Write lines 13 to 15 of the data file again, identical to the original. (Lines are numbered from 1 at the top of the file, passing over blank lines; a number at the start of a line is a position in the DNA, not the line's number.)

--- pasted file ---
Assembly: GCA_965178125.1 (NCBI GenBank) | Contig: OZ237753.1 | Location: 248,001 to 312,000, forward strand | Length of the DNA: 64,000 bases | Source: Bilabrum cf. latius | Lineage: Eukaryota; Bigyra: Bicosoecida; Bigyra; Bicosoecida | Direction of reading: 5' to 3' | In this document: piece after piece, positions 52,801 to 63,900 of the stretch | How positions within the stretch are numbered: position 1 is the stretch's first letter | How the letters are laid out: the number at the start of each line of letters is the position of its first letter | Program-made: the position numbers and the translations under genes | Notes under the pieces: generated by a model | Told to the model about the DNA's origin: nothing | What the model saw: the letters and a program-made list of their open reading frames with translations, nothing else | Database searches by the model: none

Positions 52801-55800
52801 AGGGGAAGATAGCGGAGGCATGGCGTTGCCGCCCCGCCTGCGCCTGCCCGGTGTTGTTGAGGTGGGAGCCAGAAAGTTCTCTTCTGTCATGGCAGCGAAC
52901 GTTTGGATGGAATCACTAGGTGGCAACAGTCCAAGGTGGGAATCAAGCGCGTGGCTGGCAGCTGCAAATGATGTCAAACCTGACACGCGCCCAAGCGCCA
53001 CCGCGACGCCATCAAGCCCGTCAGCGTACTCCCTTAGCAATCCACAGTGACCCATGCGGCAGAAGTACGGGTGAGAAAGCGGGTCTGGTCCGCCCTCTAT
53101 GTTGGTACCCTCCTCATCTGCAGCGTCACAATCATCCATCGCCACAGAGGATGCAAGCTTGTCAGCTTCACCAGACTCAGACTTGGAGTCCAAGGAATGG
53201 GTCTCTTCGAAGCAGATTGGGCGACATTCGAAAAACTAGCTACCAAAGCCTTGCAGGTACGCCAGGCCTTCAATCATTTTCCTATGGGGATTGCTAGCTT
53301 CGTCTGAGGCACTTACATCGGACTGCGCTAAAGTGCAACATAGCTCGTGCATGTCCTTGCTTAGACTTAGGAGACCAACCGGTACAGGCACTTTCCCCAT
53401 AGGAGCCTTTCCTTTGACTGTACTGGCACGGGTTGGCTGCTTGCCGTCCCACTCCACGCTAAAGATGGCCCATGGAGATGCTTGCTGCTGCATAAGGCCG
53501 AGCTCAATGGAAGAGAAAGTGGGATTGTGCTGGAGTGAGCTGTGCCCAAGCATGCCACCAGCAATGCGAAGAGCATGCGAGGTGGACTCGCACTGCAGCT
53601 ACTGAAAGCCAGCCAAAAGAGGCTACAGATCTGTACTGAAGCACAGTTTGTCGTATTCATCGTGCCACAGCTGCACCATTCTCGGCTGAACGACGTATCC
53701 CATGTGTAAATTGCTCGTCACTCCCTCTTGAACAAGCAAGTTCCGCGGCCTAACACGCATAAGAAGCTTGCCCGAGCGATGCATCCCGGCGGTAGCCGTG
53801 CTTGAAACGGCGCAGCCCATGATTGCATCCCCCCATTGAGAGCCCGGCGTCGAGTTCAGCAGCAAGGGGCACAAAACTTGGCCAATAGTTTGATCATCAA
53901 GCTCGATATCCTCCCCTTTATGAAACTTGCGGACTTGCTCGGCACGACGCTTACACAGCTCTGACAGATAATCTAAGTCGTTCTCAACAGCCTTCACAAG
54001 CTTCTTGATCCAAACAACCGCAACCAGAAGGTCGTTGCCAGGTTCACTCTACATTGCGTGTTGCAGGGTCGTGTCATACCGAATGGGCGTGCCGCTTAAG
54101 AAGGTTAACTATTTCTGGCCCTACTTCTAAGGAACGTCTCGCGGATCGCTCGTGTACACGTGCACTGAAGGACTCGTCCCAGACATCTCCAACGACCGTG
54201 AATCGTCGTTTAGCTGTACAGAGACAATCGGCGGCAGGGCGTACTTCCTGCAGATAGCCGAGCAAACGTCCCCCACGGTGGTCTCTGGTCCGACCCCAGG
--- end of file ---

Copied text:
53801 CTTGAAACGGCGCAGCCCATGATTGCATCCCCCCATTGAGAGCCCGGCGTCGAGTTCAGCAGCAAGGGGCACAAAACTTGGCCAATAGTTTGATCATCAA
53901 GCTCGATATCCTCCCCTTTATGAAACTTGCGGACTTGCTCGGCACGACGCTTACACAGCTCTGACAGATAATCTAAGTCGTTCTCAACAGCCTTCACAAG
54001 CTTCTTGATCCAAACAACCGCAACCAGAAGGTCGTTGCCAGGTTCACTCTACATTGCGTGTTGCAGGGTCGTGTCATACCGAATGGGCGTGCCGCTTAAG